I searched my heart to find the right emotion to feel and couldn’t find it.  To that point, you were a stranger to me and I wasn’t sure how I should mourn the death of a stranger.  I really didn’t feel sad.  I was more disappointed than anything.

Over the last year, I have had some time to sort things out,  but the right emotion still doesn’t register.  When I think of my wife or my boys, I immediately get powerful emotions that fill my heart.  When I think of you, it just goes blank.

Part of the reason I think I was so hesitant for many years to look for you was because I feared being rejected by you…again.  I think even in death I still feel that.  I feel rejected because you never spoke about me to ANYONE.  When I ask your daughter/my biological sister, or your best friend what you said about me, they both say the same thing.  You never talked about me.

It is my understanding, your death was not a sudden death.  I can’t help but wonder why in those last months, weeks, and days, you didn’t speak of me.  How come you didn’t leave a message for me or tuck away in a private place something that you wanted me and only me to have.  How come you didn’t take 30 seconds to tell someone that I mattered?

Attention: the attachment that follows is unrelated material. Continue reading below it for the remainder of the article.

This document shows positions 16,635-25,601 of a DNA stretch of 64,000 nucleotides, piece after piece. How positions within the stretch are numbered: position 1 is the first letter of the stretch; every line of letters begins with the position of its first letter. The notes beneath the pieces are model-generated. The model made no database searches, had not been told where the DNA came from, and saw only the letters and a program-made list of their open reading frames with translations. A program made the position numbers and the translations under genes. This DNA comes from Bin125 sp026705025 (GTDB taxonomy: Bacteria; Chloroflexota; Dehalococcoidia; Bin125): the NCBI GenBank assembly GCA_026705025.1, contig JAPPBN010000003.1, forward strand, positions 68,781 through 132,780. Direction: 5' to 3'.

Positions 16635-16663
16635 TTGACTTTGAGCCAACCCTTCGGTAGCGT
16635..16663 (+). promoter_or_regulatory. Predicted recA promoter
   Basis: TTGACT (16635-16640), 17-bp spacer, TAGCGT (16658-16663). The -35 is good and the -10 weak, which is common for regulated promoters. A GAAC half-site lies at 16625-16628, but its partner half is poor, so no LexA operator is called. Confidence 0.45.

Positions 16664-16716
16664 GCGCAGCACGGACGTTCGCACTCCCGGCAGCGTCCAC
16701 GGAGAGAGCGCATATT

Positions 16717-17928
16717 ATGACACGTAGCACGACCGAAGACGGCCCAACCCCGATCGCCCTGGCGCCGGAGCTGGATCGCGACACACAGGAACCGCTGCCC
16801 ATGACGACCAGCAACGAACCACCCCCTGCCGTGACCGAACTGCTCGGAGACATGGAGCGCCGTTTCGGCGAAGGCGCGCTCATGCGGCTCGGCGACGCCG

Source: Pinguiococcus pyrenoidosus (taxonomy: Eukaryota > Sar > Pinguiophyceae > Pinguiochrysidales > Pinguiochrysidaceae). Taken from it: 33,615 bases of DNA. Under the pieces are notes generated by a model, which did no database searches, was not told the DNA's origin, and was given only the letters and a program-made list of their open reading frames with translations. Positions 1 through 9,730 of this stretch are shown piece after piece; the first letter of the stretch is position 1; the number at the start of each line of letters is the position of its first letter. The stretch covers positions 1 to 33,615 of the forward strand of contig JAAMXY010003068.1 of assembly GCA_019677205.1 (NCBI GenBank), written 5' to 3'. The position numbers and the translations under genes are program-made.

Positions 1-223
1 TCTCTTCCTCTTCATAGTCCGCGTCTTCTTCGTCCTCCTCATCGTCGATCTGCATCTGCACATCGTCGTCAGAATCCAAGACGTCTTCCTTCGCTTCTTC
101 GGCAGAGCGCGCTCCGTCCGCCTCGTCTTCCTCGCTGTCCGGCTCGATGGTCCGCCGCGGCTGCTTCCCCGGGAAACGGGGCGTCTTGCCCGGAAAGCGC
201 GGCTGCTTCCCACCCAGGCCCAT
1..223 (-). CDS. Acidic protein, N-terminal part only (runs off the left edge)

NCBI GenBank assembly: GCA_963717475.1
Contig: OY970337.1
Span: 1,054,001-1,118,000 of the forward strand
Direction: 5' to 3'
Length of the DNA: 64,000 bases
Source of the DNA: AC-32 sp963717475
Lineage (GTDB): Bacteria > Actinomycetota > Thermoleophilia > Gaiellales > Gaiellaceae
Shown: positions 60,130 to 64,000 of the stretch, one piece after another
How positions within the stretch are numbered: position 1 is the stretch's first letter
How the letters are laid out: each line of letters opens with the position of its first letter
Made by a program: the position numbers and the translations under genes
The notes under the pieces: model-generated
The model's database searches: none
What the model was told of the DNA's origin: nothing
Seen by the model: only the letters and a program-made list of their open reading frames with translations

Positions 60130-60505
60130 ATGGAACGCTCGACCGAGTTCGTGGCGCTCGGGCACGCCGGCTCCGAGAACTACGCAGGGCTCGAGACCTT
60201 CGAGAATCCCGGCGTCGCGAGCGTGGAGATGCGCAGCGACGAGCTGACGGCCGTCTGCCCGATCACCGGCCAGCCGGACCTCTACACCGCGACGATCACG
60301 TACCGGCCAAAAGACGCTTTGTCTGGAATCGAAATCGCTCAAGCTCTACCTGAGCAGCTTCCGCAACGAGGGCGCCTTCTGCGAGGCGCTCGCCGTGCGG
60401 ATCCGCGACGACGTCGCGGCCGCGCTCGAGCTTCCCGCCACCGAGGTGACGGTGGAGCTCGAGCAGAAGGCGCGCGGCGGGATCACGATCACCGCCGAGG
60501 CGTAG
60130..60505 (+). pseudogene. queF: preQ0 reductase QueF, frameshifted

There are days when I think the separation from me was just too painful to talk about and I try to spin it in a positive light.  Then there are days when I think, that you just didn’t care.  As a father, I can’t understand that.  I can’t conceptualize how that is possible; how you can have a child roaming the earth somewhere and not care or think about them.  I have no evidence that you did and more evidence that you didn’t.

In this past year, I have struggled with telling myself over and over that I matter; that I am important; that I am worthy.  I artificially construct and build up my self esteem that could have been raised to an all-time high if you would’ve taken 30 seconds to whisper to someone your regret.  Instead, I am left to do as have always done from as far back as I can remember; fantasize.